Racism In To Kill A Mockingbird And The Help

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In this essay, both texts, “To kill a Mockingbird” and “The Help”, will be looked at in depth, and the range of literary devices and techniques used in order to portray the theme of racism will be analyzed. The emotional attachment between protagonists, and the positive perspectives shared by characters portray the overall theme of racism and how this is oppressive for all people involved.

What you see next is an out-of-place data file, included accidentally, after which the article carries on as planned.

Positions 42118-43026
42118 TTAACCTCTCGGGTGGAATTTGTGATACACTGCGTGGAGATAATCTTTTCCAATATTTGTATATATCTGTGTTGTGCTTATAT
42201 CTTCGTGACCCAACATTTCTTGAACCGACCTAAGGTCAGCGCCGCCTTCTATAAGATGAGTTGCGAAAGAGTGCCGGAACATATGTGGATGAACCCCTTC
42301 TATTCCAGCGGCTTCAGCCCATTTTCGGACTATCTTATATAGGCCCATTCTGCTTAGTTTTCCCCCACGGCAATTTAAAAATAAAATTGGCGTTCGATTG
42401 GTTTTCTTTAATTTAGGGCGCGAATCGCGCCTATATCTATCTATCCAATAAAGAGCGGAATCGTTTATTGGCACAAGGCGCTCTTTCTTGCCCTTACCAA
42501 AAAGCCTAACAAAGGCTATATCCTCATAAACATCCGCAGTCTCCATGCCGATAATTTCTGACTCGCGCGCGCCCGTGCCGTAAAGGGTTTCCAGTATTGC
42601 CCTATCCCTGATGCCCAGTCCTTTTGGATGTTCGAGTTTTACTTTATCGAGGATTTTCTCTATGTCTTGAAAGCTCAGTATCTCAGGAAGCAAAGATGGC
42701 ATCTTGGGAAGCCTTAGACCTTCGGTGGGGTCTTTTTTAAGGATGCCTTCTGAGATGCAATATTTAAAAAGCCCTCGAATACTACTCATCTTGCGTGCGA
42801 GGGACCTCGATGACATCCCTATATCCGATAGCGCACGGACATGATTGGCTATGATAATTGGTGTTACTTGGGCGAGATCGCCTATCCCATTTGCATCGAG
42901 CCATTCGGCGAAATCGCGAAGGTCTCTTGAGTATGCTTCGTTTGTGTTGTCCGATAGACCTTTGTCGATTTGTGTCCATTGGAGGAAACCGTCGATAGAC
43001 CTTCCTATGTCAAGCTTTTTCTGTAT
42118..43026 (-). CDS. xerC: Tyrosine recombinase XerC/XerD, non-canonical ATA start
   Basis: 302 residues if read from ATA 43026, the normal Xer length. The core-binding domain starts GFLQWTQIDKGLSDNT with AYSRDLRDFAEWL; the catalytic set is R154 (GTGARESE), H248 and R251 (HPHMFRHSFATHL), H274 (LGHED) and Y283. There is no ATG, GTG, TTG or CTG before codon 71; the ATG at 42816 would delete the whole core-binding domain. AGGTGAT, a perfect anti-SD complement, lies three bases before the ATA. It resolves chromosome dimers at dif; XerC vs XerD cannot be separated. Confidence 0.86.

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Both novels surround themselves with a common and key theme, whilst both books created a similar pathway in terms of presenting the theme, it was to be presented through a dark manner. In To Kill a Mockingbird the protagonist, known as Finch, a 6 year old school girl, becomes exposed to her first ‘evil’ experience. This is vital towards the character development throughout the book as she was taught by her father to never judge a book by its cover ““You never really understand a person until you consider things from his point of view, until you climb in his skin and walk around in it.” This regards to Boo Riley, a black person living within the white community. Furthermore, he is isolated away from society due to slanderous allegations from white members of the public. However, there are numerous other black members who come in, but only work for or under the white society. On the other hand, The Help introduces the blacks within the community as helpers or, more or less maids. Just like Finch, protagonist Eugenia, felt sorry for the maids who were treated poorly by their
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